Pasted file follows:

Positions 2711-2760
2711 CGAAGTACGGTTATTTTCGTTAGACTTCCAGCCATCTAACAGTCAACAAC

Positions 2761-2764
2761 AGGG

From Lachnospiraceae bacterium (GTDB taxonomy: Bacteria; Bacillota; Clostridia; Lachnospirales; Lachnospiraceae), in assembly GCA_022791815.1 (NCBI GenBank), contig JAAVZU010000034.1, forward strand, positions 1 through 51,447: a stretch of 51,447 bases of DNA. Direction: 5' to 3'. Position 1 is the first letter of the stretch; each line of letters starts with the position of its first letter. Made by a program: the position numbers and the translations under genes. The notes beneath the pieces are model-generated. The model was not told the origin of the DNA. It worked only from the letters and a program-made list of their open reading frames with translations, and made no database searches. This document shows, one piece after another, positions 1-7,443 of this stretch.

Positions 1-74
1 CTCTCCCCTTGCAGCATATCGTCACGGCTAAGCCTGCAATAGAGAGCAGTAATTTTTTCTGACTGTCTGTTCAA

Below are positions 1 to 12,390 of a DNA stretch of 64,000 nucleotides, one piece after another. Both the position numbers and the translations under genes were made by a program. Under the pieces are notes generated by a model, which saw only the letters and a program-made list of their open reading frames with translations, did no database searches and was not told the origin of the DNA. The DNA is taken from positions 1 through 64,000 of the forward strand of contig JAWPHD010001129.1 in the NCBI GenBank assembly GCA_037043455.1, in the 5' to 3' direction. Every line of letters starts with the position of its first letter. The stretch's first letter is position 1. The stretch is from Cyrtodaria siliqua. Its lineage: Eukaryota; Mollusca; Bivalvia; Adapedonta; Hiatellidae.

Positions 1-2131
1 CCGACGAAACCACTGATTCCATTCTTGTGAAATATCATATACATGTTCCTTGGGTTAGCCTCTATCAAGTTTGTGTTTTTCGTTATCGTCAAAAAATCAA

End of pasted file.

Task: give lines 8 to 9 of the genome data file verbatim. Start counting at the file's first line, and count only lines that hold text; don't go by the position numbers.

Below are positions 1 to 12,390 of a DNA stretch of 64,000 nucleotides, one piece after another. Both the position numbers and the translations under genes were made by a program. Under the pieces are notes generated by a model, which saw only the letters and a program-made list of their open reading frames with translations, did no database searches and was not told the origin of the DNA. The DNA is taken from positions 1 through 64,000 of the forward strand of contig JAWPHD010001129.1 in the NCBI GenBank assembly GCA_037043455.1, in the 5' to 3' direction. Every line of letters starts with the position of its first letter. The stretch's first letter is position 1. The stretch is from Cyrtodaria siliqua. Its lineage: Eukaryota; Mollusca; Bivalvia; Adapedonta; Hiatellidae.

Positions 1-2131